Eventually my tormentor returned. “I’m not giving you a ticket, but I’m giving you a warning.” He handed me a slip of paper to sign. “Oh, thank you, Officer. Actually, I’m so glad to know there are policemen here,” and I told him my experience with the intruder. He seemed impressed, especially when I added, “I don’t think I could shoot a man, but would rather have been shot instead.” 

It was at this point I noticed his name tag. “My heavens, I wrote a play about your ancestor!" Well, I had written a play about a man with the same name. And now I had a happy audience as I told the officer the whole story of my play. We parted best of friends, with him promising to look up my books on Amazon and buy all of them. I always tell Peter that he should leave dealing with policemen to me (he’s gotten a ticket twice in the thirty-two years of our marriage.)

Now there was no time for me to get to the computer repair before my appointment with the photographer. Being meticulous about the speed limits, I still managed reach to the photo studio with one minute to spare. Then it was on to the computer repair. I had been considering buying an iPad, so this was a good opportunity. But, for this, I found I had to buy the newest operating system for my computer so it could communicate with the iPad – and incidentally, it would save me the repair charge since it would take care of whatever was ailing my computer. I agreed. And bought an iPad. (by now, I was figuring this excursion was putting the better part of $1000 on my credit card, but hey, I didn't have to pay a speeding ticket.)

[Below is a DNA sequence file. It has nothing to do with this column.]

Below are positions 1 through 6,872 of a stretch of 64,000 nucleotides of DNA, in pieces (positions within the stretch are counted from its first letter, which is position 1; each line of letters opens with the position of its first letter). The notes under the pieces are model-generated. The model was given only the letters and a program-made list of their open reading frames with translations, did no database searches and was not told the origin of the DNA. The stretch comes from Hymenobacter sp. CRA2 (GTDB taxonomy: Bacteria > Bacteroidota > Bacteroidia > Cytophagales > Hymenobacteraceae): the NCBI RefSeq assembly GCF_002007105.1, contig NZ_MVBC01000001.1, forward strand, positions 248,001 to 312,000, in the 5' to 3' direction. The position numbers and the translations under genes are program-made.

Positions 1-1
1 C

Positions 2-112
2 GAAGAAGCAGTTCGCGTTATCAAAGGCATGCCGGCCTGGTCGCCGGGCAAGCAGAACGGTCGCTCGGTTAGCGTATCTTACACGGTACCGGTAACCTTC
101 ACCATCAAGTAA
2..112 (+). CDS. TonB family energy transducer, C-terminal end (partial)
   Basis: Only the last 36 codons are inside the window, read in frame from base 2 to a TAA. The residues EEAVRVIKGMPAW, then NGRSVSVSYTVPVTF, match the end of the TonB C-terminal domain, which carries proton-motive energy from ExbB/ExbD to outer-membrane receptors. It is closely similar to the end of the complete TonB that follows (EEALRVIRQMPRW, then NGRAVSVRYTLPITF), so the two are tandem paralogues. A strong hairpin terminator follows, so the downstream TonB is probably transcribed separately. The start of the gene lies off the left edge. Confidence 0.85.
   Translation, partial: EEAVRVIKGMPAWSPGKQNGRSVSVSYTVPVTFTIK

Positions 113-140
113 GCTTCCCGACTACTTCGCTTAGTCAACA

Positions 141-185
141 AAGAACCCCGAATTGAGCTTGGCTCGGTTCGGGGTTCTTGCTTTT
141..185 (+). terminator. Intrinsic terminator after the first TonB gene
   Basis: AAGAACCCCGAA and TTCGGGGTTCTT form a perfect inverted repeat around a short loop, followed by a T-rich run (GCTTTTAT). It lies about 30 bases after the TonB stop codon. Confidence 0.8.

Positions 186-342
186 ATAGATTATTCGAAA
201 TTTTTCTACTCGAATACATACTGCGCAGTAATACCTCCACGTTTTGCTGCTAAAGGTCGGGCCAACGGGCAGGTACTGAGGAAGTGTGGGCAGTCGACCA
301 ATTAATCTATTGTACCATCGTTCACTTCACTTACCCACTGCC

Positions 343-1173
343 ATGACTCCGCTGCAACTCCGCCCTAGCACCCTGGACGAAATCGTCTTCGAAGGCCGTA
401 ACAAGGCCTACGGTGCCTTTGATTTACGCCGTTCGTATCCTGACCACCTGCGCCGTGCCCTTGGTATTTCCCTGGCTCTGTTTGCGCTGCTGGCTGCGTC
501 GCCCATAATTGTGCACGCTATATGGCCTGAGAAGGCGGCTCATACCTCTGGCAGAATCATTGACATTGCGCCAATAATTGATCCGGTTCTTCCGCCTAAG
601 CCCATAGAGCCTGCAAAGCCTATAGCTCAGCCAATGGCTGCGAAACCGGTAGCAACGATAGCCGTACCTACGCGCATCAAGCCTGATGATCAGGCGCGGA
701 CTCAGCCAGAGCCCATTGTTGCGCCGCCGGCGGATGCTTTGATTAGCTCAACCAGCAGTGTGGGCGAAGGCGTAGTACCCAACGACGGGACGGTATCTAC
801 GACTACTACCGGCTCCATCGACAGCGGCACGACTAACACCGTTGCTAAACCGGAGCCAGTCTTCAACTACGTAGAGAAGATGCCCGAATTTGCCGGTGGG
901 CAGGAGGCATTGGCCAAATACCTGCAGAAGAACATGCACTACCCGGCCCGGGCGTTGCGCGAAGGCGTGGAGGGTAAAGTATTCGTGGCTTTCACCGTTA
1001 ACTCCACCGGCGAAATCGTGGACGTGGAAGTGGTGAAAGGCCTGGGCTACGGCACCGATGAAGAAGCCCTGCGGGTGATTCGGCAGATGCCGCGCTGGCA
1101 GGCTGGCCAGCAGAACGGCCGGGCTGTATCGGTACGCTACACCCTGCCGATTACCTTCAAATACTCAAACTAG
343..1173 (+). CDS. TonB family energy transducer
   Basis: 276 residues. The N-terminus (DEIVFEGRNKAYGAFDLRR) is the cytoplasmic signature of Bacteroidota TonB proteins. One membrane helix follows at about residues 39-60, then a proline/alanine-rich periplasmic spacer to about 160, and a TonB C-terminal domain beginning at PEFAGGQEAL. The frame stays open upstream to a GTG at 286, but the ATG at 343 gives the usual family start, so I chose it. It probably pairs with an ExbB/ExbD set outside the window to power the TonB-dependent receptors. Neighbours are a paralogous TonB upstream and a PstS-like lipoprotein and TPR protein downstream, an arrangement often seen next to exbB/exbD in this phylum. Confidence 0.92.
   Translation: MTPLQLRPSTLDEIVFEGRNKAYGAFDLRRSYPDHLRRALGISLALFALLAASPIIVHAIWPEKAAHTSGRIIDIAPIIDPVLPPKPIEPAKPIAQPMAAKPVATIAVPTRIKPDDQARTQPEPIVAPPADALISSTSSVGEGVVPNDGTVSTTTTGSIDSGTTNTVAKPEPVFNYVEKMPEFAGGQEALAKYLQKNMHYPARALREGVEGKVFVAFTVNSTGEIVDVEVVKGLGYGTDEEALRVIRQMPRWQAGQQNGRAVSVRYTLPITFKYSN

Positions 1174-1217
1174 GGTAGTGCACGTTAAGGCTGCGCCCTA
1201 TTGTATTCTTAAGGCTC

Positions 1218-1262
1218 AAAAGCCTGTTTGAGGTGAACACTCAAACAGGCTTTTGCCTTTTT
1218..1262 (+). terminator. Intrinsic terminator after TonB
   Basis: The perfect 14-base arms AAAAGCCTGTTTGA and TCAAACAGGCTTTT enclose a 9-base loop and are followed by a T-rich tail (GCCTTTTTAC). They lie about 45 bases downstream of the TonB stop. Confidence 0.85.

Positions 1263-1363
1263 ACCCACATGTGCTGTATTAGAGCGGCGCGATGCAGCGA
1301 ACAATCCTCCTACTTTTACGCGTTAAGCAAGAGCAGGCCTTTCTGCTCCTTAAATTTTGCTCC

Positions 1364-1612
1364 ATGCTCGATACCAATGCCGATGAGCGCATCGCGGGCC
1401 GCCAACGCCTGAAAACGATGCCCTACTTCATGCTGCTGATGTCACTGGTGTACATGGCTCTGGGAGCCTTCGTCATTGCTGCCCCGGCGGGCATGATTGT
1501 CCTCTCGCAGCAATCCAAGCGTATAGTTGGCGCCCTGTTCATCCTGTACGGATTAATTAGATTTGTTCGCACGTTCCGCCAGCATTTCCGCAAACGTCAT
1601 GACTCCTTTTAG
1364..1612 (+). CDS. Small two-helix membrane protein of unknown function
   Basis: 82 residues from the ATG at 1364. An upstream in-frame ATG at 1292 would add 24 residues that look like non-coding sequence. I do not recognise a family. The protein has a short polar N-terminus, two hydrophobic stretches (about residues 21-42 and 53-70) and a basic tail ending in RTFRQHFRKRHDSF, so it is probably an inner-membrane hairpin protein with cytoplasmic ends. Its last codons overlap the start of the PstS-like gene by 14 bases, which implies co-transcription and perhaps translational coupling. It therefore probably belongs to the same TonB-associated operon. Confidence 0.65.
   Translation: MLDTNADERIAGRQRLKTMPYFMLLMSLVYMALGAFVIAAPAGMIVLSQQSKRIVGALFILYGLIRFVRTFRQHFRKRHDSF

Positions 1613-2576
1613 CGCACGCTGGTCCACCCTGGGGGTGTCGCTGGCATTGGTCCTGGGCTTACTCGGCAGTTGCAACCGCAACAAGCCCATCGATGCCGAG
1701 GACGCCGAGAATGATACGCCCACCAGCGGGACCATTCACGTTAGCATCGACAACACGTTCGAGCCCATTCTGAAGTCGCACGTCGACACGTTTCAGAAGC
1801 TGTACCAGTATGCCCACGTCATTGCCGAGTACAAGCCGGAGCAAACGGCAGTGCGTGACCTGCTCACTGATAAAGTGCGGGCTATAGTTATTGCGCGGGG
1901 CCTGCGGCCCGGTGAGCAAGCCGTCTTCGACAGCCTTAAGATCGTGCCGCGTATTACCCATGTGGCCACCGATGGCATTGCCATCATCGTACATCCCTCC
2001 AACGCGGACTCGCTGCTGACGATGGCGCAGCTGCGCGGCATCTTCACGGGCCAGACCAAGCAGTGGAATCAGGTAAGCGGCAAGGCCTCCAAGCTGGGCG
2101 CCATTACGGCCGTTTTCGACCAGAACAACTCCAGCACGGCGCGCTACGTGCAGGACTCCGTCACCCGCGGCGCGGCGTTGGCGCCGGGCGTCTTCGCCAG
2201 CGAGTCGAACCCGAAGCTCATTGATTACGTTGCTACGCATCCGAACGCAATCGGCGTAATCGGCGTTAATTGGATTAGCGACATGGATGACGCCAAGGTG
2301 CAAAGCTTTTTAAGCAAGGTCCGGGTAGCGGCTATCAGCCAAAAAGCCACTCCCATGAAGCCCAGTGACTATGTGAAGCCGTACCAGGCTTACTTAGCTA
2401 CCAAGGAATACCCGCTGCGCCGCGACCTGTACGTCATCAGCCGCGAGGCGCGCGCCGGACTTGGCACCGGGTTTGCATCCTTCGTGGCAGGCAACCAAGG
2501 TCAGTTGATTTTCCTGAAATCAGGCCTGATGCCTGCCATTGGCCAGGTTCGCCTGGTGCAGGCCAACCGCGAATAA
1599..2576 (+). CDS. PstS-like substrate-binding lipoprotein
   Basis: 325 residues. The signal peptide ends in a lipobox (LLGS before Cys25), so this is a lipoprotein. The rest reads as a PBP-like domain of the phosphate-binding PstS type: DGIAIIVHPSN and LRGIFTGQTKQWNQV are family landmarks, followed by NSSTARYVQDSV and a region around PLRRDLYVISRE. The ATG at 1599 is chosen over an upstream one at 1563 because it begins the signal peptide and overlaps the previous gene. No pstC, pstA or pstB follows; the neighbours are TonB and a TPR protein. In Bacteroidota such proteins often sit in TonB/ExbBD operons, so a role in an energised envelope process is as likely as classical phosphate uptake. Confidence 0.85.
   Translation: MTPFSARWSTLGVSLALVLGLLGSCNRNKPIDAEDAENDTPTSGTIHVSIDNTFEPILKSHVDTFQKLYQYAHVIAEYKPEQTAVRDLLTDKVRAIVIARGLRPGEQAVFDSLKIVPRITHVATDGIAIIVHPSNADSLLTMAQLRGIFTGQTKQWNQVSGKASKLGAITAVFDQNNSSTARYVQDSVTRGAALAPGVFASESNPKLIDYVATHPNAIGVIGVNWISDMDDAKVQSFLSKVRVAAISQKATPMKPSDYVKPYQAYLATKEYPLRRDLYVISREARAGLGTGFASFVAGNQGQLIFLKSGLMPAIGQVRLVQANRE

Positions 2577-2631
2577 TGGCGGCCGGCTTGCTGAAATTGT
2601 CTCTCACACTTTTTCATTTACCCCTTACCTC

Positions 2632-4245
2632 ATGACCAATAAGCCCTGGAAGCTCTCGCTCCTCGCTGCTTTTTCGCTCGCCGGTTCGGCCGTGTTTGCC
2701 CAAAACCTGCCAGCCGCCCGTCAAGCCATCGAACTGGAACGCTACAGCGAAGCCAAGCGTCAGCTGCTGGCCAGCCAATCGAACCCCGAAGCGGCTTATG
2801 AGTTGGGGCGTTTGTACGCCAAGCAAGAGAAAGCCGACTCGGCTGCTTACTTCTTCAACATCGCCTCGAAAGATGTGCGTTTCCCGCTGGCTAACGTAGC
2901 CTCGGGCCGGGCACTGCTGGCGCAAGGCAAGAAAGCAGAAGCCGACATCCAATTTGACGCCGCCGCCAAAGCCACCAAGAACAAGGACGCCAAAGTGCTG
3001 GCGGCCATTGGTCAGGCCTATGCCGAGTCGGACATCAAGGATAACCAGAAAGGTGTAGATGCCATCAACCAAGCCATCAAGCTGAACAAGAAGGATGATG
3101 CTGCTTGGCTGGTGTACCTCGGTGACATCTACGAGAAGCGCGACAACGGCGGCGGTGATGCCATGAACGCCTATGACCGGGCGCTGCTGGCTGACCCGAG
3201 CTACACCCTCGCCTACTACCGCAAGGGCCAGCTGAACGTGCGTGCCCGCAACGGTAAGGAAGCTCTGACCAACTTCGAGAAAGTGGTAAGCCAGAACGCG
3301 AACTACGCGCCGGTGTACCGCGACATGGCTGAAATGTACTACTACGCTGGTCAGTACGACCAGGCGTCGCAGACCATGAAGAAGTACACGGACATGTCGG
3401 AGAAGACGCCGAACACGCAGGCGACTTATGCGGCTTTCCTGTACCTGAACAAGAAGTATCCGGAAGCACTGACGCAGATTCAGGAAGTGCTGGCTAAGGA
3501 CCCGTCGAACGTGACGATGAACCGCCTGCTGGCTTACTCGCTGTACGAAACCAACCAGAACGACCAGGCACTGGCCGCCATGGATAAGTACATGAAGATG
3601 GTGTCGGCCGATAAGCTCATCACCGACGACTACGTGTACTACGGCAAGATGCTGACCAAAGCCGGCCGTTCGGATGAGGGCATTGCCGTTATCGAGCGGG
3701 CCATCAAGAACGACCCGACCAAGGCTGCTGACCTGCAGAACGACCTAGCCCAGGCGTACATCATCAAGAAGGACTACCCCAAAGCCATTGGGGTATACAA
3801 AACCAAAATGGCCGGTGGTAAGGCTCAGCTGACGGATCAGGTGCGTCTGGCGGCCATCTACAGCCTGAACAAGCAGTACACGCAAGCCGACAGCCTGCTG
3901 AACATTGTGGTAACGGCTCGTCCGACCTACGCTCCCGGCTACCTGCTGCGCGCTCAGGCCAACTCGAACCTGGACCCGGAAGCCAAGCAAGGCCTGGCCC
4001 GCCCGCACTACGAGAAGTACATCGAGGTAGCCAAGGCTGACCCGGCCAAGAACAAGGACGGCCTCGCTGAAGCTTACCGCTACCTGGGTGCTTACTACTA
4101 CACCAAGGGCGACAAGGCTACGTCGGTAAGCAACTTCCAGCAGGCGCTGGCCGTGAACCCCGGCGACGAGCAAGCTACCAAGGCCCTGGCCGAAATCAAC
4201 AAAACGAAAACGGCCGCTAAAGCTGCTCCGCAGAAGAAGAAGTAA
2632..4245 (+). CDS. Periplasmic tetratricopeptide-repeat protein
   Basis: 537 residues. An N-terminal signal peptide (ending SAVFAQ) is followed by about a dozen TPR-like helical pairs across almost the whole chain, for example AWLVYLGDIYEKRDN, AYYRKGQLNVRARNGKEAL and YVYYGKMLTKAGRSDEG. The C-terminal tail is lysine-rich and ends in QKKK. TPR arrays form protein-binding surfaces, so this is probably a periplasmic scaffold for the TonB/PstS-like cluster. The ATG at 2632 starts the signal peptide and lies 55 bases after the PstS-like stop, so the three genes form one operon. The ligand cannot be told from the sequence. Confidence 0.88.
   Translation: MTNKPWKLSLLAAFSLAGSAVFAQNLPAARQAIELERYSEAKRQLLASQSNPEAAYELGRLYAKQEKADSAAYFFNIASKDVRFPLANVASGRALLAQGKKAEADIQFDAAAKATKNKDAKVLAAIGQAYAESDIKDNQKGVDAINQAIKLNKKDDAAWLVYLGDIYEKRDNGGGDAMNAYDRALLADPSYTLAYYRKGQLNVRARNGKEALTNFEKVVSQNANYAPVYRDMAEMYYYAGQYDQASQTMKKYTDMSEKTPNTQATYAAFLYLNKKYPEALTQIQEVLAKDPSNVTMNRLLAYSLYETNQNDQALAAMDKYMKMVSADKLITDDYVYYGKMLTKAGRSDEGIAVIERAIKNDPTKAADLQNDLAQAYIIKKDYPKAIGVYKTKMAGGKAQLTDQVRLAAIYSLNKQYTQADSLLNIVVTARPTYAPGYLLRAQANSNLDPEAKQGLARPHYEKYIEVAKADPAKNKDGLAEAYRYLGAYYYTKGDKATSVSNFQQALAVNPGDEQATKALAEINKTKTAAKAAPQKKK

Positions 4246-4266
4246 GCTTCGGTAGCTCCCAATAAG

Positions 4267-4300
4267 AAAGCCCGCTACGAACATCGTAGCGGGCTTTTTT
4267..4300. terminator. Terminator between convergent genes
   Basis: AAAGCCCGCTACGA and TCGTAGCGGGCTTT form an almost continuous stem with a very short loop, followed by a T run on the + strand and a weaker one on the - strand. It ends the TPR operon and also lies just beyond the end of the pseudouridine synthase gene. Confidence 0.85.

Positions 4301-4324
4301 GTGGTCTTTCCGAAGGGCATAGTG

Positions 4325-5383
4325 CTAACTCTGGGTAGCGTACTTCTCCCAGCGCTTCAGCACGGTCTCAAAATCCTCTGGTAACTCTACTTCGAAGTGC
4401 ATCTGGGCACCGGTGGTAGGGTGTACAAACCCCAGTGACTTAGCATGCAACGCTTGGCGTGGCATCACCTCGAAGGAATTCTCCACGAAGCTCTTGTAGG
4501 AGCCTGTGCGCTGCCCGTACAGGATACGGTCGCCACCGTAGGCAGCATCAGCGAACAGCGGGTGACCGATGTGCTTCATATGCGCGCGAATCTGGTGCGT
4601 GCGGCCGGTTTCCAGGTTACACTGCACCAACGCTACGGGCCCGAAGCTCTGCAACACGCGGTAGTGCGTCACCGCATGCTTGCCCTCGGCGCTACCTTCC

The installation of the new program would take three hours – and the ice storm was coming. So I arranged to retrieve my computer the next day, and I rushed back to the photographer to pick up the photo prints. I’m hard to photograph; I either look cross or I look like a jack-o-lantern, but this photographer had, after many tries, gotten a shot I actually liked. I’m mostly my knitted hat.

Photos in hand, I drove over to Bob and Jim’s, with the road starting to freeze beneath me. Jim had just gotten home from New York City and said the highways were treacherous. So, while the world around us froze (I called Peter to let him know I was safe and richer by an iPad), I had a civilized evening of dinner and conversation about the publishing business and the misdemeanors of Amazon, Jim’s particular adversary. While this might sound dry, it’s a topic that never tires me since I’m deep in the grip of this swirling maelstrom of change in the book business. But then came the high moment of the day. Jim had gotten a new fur coat, (he’s a whizz at e-bay) and insisted upon giving me his last fur coat achievement, which, amazingly, fit me perfectly and did not fit him.

So I came home the next day, not only with a speeding warning, new photos, a new operating program in my computer (which would take me three days to master) and a new iPad, but swathed up to my knitted hat in fluff that transforms me into an apparent (hatted) Ghost Bear of the Pacific Northwest.

(No, it's not that rare creature, it's not bear at all. It's coyote, and since coyotes have eaten numbers of my geese and chickens and nearly got my sheep -- we reached a point where no animal could be allowed outside the barn -- I might look on this coat as a repayment of sorts.)

Katherine Ashe is the author of the  four volume Montfort novelized series